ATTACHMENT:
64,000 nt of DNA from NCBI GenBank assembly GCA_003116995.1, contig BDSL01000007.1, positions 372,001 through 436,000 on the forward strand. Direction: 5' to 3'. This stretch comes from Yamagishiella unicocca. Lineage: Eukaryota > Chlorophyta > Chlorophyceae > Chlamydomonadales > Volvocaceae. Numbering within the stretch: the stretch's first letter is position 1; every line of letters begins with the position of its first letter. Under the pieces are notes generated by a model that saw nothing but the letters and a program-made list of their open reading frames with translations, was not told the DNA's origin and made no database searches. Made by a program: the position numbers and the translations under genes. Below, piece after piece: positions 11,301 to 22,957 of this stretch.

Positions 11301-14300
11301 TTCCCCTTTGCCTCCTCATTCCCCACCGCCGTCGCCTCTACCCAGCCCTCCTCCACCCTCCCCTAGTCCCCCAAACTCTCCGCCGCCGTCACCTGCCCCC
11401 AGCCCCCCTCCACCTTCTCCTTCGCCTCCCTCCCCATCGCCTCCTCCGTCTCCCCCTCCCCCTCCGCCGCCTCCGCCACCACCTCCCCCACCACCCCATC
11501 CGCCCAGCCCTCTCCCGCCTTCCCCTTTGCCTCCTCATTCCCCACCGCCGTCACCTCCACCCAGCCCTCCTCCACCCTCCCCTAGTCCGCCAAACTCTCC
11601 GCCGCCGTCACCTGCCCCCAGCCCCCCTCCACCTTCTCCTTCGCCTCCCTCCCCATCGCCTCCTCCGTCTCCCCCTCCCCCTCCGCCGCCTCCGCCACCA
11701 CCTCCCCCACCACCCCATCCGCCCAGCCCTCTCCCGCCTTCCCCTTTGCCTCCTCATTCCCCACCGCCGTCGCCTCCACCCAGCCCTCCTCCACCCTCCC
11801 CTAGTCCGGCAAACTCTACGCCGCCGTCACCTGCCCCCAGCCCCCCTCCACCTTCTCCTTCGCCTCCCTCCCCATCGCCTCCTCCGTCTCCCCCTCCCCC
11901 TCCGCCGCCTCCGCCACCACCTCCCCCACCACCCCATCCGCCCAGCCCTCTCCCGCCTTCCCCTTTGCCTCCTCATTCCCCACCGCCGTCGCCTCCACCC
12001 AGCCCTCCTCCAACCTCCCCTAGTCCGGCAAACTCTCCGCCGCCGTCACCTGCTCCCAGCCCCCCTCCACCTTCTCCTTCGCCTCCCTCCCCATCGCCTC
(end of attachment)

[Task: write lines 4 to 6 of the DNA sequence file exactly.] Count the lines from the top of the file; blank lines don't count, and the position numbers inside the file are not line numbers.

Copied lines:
11401 AGCCCCCCTCCACCTTCTCCTTCGCCTCCCTCCCCATCGCCTCCTCCGTCTCCCCCTCCCCCTCCGCCGCCTCCGCCACCACCTCCCCCACCACCCCATC
11501 CGCCCAGCCCTCTCCCGCCTTCCCCTTTGCCTCCTCATTCCCCACCGCCGTCACCTCCACCCAGCCCTCCTCCACCCTCCCCTAGTCCGCCAAACTCTCC
11601 GCCGCCGTCACCTGCCCCCAGCCCCCCTCCACCTTCTCCTTCGCCTCCCTCCCCATCGCCTCCTCCGTCTCCCCCTCCCCCTCCGCCGCCTCCGCCACCA